Day 4 (Wednesday, October 12, 2011)
Today, we took the Tundra Buggy® out for a work day. We’re gearing up for our webinar tomorrow (Thursday, October 13), which will be held at 1:00 p.m. CDT. During the webinar, we will talk about what we’ve learned as well as our experience at the Tundra Lodge.
Riding on the Tundra Buggy® and staying at the Lodge is an adventure in its own right! Tundra Buggy Adventures® is owned and operated by Frontiers North Adventures. The Tundra Buggy® itself is able to be driven across the tundra on roads that were constructed during the 1940s by members of the U.S. and Canadian militaries. There was military presence here during World War II and through the Cold War as military personnel practiced Arctic maneuvers. The roads aren’t exactly what we would consider to be “roads”—they are often obstructed by large rocks and water. The Tundra Buggy® reminds me of a spacious school bus that is set on HUGE wheels, which lifts the body of the vehicle almost 12 feet off the ground. It keeps us safe from the reach of the polar bears and also helps us to travel across the rugged terrain. Today, each of us got to have a turn driving the Tundra Buggy®. It’s definitely harder than it looks!
The Tundra Buggy® also transports us to the Tundra Buggy Lodge, which is comprised of specialized modules that link together (stretching a total of approximately 328 feet). The Lodge consists of two sleeper cars (which each has 18-20 bunk beds), the lounge, dining and utility car. Despite close quarters, the beds are quite comfortable. Curtains surround each bed, and we all have our own light, window and small mirror. I have written most of my blogs from my bunk as I occasionally stop to scan the area for polar bears and the Northern Lights (though so far, I have been unsuccessful with the latter because it has been too cloudy).
The food is great and is prepared daily by some of the PBI employees and volunteers. We each take turns at cleaning. Last night, I replaced towels in the bathrooms and this morning, I was on kitchen duty. (I helped wash dishes after breakfast.) I should also mention that in order to be more “green,” we have joined our previous Camp participants in the “No Shower Challenge.” We aren’t really telling people that in order to be green, they can’t practice personal hygiene. However, the water has to be driven out to the Tundra Buggy® for our use. Because we are limited in terms of water supply, we decided to save the time, effort and gas for that water to be transported to us. I have to admit that the challenge really hasn’t been that difficult. All of the Camp attendees (in BOTH the teen and communicator camps! )this year happen to all be females. We’re doing well with the challenge, though almost all of us have either pulled our hair back into ponytails or are wearing hats. Of course, this is also due in part to the strong Arctic winds!
It is truly a pleasure to stay at the Lodge and experience the Tundra Buggy®. Last night, we were joined by John Gunter, the General Manager of Frontiers North. The company is a platinum sponsor of PBI and without their support, we would not have this once-in-a-lifetime experience.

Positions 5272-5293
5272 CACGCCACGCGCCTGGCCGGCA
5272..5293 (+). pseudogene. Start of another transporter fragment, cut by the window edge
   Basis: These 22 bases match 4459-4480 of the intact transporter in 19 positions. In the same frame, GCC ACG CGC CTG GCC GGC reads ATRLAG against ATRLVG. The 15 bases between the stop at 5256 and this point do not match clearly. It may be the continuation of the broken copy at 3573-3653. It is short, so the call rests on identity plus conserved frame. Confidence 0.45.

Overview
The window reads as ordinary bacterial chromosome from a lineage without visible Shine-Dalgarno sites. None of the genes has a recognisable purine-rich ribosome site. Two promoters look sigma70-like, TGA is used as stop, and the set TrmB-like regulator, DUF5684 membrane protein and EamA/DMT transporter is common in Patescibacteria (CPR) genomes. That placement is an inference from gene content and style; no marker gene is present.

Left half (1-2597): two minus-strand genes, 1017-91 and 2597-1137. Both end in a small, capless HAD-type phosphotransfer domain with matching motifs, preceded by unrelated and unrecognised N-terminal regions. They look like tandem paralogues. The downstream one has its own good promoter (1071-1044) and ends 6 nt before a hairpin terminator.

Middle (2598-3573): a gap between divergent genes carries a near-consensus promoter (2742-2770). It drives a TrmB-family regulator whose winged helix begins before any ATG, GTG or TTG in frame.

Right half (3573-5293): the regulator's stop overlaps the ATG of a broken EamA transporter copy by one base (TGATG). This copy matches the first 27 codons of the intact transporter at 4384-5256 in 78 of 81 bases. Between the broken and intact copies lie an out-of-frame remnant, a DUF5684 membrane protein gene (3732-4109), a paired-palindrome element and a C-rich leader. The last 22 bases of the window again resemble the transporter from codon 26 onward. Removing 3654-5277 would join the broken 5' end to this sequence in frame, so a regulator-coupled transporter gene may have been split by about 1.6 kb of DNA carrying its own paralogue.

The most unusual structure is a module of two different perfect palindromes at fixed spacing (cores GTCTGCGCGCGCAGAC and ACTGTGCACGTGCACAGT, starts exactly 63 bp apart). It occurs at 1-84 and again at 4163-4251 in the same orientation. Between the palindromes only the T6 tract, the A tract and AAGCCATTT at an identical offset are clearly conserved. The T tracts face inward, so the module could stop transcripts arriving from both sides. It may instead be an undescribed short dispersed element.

I was thoroughly impressed with the management and operation of this company. John Gunter was born and raised in Churchill, and his family has helped to put Churchill on the world map for tourism in order to help raise awareness about this unique area.
Frontiers North is also constantly coming up with ways to be greener. The hydraulic fluid they use in their vehicles is biodegradable. If there is ever a leak, it will have a negligible impact on the surrounding environment. The company has also undergone an energy audit and is now using cleaner burning engines.
Frontiers North has also been instrumental in contributing to a new recycling program in Churchill. Since there are no roads to Churchill, it is difficult to transfer recyclables somewhere else. Instead, Frontiers North works with the charter flights that come into Churchill. Planes that are already traveling south are now taking recyclables and are not charging for the service. Waste Management has also gotten involved and uses the recyclables for roads and other products. They, too, do not charge for this service. By simply working together and incorporating practices that were already in use, it has been a win-win situation for everyone involved.
The purpose of this Leadership Camp is to give us a better understanding of what is occurring in the polar bears’ habitat as well as take this knowledge and turn it into a forward action plan. Seeing a company use existing tools (roads, transportation, etc.) and having an impact on so many visitors certainly helps us provide a model for how we, too, can implement change.
Today, Nichols School in Buffalo, NY will be one of the groups participating in our webinar tomorrow. Earlier this year, the Buffalo Zoo and PBI awarded Nichols School with the Paw of Approval Award for their green practices. I hope that these young bright students, along with other groups will be joining us in this webinar, will get a sense of what we are experiencing in Churchill and how it will take all of us to make changes in order to make a positive impact on climate change.
I’ve learned many things during this conference, but something stood out today during one of our group discussions. Even as individuals, we don’t have to do EVERYTHING—we just have to do SOMETHING.